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How can I extract all words in a string that start with the $ sign? For example in the string

This $string is an $example

I want to extract the words $string and $example.

I tried with this regex \b[$]\S* but it works fine only if I use a normal character rather than dollar.

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\w is better than \S if you are searching for words (and don't want commas/points/semicolons/quotes/… included too). –  eumiro Jul 10 '12 at 15:32
4  
Why do you want to extract those words? This looks suspiciously like some kind of string-substitution language, in which case you really should just use string.Template‌​, since it's already implemented for you, and already supports exactly this syntax. –  Daniel Pryden Jul 10 '12 at 16:24
    
This will help. Thanks. –  user1515248 Jul 11 '12 at 7:39

4 Answers 4

>>> [word for word in mystring.split() if word.startswith('$')]
['$string', '$example']
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Use word.startswith('$'). It's more readable (and it handles empty words). –  3noch Jul 10 '12 at 15:36
    
@3noch - cheers, adjusted. –  fraxel Jul 10 '12 at 15:39
1  
This is actually the better solution so far. –  Martijn Pieters Jul 10 '12 at 15:46
    
It is simple and readable. Thanks. –  user1515248 Jul 10 '12 at 15:51
    
@user1515248 - yeah, I like to avoid regex, when at all possible ;) –  fraxel Jul 10 '12 at 15:57

The problem with your expr is that \b doesn't match between a space and a $. If you remove it, everything works:

z = 'This $string is an $example'
import re
print re.findall(r'[$]\S*', z) # ['$string', '$example']

To avoid matching words$like$this, add a lookbehind assertion:

z = 'This $string is an $example and this$not'
import re
print re.findall(r'(?<=\W)[$]\S*', z) # ['$string', '$example']
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Works fine. Thanks a lot! –  user1515248 Jul 10 '12 at 15:45
    
It'll match $$words too though, won't it? –  Martijn Pieters Jul 10 '12 at 15:45
    
@Martijn, yes, a couple of problems with this one. Anyways, non-regex solution is better in this case. –  georg Jul 10 '12 at 20:06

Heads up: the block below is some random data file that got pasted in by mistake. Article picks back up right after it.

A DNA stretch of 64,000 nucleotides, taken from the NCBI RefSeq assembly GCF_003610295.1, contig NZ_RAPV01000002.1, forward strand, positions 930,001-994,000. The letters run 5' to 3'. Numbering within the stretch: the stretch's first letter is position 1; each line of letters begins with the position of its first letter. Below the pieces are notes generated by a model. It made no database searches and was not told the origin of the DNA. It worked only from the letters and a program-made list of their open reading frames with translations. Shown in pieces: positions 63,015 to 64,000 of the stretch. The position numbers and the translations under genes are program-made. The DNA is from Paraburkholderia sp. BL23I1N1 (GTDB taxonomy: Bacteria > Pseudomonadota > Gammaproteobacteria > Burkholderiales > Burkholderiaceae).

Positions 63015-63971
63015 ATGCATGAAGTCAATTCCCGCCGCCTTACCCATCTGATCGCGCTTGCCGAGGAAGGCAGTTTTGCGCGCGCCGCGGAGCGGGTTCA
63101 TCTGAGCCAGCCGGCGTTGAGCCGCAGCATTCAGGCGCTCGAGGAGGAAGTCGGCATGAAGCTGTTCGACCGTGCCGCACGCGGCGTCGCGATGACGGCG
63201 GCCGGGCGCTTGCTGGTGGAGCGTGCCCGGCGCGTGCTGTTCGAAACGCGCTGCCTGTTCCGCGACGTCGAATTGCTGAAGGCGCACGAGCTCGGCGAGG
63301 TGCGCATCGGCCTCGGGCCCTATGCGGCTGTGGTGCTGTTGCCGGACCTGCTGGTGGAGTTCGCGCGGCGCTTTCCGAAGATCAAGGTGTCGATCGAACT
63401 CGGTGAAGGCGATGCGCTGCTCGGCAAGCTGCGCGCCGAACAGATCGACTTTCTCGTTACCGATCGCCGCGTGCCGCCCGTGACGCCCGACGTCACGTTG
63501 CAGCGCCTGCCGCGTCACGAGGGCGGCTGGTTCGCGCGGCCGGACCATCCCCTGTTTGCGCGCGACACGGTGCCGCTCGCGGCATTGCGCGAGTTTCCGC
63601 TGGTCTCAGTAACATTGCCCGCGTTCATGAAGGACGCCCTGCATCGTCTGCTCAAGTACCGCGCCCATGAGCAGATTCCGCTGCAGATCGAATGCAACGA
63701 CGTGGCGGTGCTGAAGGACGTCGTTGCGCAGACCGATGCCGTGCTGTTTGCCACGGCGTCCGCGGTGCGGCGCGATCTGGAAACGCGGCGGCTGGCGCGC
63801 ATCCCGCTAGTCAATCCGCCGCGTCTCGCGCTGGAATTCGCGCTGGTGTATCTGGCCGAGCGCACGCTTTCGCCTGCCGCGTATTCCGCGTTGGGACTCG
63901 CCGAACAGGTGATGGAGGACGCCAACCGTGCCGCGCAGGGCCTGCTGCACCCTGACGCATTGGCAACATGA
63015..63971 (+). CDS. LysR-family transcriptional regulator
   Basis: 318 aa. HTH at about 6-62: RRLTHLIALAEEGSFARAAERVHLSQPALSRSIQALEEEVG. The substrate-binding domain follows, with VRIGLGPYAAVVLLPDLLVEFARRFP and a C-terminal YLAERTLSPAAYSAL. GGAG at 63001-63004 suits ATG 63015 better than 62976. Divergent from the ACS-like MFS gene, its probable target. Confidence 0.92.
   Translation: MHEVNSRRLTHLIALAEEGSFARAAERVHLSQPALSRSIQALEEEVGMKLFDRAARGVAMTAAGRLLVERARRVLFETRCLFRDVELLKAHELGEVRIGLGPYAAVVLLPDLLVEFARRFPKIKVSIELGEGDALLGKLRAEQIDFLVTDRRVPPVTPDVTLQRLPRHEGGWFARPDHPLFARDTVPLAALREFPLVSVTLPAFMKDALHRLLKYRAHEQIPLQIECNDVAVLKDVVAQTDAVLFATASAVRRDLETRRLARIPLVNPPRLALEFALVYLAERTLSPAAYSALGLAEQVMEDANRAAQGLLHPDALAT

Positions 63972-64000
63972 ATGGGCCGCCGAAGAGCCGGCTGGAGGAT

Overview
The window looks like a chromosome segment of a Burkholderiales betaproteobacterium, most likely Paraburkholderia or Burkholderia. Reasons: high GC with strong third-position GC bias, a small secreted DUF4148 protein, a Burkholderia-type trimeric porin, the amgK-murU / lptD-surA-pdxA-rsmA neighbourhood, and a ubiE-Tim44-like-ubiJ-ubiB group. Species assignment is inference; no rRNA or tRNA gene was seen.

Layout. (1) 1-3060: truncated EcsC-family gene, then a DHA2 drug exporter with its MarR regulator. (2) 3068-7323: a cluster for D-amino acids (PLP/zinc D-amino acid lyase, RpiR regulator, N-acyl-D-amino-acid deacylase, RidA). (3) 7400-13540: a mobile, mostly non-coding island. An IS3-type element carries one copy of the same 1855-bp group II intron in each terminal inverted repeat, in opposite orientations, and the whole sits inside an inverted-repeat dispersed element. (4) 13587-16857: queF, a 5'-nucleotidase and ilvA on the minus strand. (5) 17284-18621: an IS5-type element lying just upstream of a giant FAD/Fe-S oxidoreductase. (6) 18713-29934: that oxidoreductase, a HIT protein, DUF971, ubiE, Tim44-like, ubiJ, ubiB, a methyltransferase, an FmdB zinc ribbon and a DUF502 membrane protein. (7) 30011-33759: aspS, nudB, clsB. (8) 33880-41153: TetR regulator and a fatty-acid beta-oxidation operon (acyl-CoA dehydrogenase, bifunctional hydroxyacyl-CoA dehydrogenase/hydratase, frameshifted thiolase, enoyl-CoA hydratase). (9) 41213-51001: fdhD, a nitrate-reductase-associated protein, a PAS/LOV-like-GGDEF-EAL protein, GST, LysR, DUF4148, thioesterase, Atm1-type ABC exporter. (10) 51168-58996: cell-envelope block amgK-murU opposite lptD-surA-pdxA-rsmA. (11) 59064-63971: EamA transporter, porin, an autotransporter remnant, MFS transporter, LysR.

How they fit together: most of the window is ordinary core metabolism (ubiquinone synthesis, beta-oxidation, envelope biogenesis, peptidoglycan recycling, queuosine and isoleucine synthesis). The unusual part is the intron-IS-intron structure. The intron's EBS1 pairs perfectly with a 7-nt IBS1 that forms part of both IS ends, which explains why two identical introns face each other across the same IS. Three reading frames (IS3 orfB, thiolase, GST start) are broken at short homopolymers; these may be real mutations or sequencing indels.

That won't match at the very beginning of the string. I would use a negative lookbehind: (?<!\w). –  Alan Moore Jul 11 '12 at 2:12

The \b escape matches at word boundaries, but the $ sign is not considered part of word you can match. Match on the start or spaces instead:

re.compile(r'(?:^|\s)(\$\w+)')

I've used a backslash escape for the dollar here instead of a character class, and the \w+ word character class with a minimum of 1 character to better reflect your intent.

Demo:

>>> import re
>>> dollaredwords = re.compile(r'(?:^|\s)(\$\w+)')
>>> dollaredwords.search('Here is an $example for you!')
<_sre.SRE_Match object at 0x100882a80>
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4  
no, this is not the case. $ inside [] is not special. –  georg Jul 10 '12 at 15:33
    
@thg435: quite right, discovered this too :-P Corrected it to address the real problem. –  Martijn Pieters Jul 10 '12 at 15:38
    
Just add parenthesis (?:^|\s)(\$\w+) and you will not have the space added to the match. Cheers! –  dawg Jul 10 '12 at 16:36
1  
@drewk: Yup; but I still think the non-regex solution is the better here. –  Martijn Pieters Jul 10 '12 at 16:39

Several approaches, depending on what you want define as a 'word' and if all are delineated by spaces:

>>> s='This $string is an $example $second$example'

>>> re.findall(r'(?<=\s)\$\w+',s)
['$string', '$example', '$second']

>>> re.findall(r'(?<=\s)\$\S+',s)
['$string', '$example', '$second$example']

>>> re.findall(r'\$\w+',s)
['$string', '$example', '$second', '$example']

If you might have a 'word' at the beginning of a line:

>>> re.findall(r'(?:^|\s)(\$\w+)','$string is an $example $second$example')
['$string', '$example', '$second']
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This'll match word$with$embedded$dollars. –  Martijn Pieters Jul 10 '12 at 15:46
    
Yes, you are right... Changed the regex to multiple options –  dawg Jul 10 '12 at 16:05
    
It won't match the first word in a string, e.g. '$first other words' –  Martijn Pieters Jul 10 '12 at 16:09
    
@MartijnPieters: I did qualify as "delineated by spaces' and have added a match group that handles words at the beginning of a line too... –  dawg Jul 10 '12 at 16:18
    
Which is the same as my solution, with the same problem: the preceding space is now part of the matched string. :-) –  Martijn Pieters Jul 10 '12 at 16:20

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